- Satellite projects are where the real work gets
- “Pluggable app” stays Zope2’s role
- support Plone, Silva, etc.
- Improved branding story
- Focused audiences
- Improved intake models for community
- Grok for developers
- Paste / WSGI as evangelism
- Content managers / scripts not swamped with details
- In two years, Zope3 will no longer be installable as an application
- Zope2 / Plone will still be the dominant “application”, in terms of production deployments
- WSGI / Paste will bring Z3 components much wider use outside Zope
Technorati Tags: conference, dzug, natea, plone, sprint, zope, zope3
here’s a quick status update on the integration work for blob support coming with zodb 3.8: after theuni’s integrated zope 2.9 with zodb 3.8 a few months ago, and limi wished for the same thing for zope 2.10, so that we can start using it with plone 3.0 (or more likely 3.1), i’ve decided to give it a try yesterday. turns out, it was pretty easy after all — just a matter of dropping in the right branches or trunks of various packages and there you go…
ok, there’s still one failing test regarding ZClasses, but the same test is failing on the regular 2.10 branch. the only difference is, that there it’s only failing when run seperately (and passing when run together with all other tests), and with zodb 3.8 it’s failing in any case… :) however, since ZClasses aren’t used in plone at all this issue is not too important at the moment.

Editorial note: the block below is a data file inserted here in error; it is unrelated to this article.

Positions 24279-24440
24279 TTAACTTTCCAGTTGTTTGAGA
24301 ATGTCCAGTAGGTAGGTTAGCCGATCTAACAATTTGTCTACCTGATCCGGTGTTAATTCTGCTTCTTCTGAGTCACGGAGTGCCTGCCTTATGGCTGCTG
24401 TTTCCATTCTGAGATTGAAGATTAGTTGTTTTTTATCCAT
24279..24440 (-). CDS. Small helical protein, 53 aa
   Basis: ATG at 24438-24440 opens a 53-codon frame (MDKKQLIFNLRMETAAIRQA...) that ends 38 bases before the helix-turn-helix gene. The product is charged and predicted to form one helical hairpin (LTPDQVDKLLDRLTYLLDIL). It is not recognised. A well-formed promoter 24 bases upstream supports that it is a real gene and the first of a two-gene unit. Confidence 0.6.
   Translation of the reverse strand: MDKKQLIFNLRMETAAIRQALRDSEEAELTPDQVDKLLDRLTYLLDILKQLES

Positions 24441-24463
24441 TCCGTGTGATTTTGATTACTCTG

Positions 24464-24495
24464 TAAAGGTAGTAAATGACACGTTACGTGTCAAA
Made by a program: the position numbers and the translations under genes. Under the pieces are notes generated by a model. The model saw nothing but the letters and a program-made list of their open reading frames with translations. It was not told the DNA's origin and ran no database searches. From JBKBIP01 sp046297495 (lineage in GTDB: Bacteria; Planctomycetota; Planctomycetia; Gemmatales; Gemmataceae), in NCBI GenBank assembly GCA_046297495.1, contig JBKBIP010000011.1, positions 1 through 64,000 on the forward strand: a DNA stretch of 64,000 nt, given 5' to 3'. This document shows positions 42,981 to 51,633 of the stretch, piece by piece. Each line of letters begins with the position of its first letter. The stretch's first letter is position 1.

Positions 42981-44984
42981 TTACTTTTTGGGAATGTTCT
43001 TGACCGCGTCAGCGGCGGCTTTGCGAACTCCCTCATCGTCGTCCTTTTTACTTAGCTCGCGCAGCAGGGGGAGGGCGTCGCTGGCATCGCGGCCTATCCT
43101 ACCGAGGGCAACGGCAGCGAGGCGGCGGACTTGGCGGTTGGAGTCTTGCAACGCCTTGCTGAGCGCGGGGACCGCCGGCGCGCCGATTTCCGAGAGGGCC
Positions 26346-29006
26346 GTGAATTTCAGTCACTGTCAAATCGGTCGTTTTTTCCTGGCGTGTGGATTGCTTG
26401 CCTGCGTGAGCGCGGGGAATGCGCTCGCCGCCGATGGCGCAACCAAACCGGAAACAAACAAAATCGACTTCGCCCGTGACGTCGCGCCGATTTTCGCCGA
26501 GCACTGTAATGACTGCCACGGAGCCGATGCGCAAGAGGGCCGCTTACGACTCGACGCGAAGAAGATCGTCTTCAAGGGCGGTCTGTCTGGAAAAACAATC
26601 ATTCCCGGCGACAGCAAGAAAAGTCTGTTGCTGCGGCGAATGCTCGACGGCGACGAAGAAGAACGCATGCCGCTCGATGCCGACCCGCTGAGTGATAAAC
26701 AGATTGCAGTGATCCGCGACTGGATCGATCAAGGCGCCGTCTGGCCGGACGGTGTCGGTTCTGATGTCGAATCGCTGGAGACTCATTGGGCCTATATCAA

apart from the good news is that all tests for “CMFPlone” continue to pass with the new flavour of zope 2.10 (and the ones for “plone” break in the same way ;)). on the other hand that’s not really so surprising, since plone doesn’t make use of the new blob support after all. at least not yet. so tomorrow’s more interesting question will be what happens when atcontenttypes’ file starts using it…
ps: oh, and another thing worth mentioning is that andreas jung did the same thing for zope2 trunk (think “2.11”), so now we’ve got working branches of zope 2.9, 2.10 and 2.11 with blob support
One of the problems that is holding back the adoption of Plone, is that it is very difficult to evaluate Plone with add-on products. Of course, you can easily install Plone using the point-n-click installers for Windows and MacOSX, but these just give you the stock Plone site with only the default functionality. While Plone does a lot out-of-the-box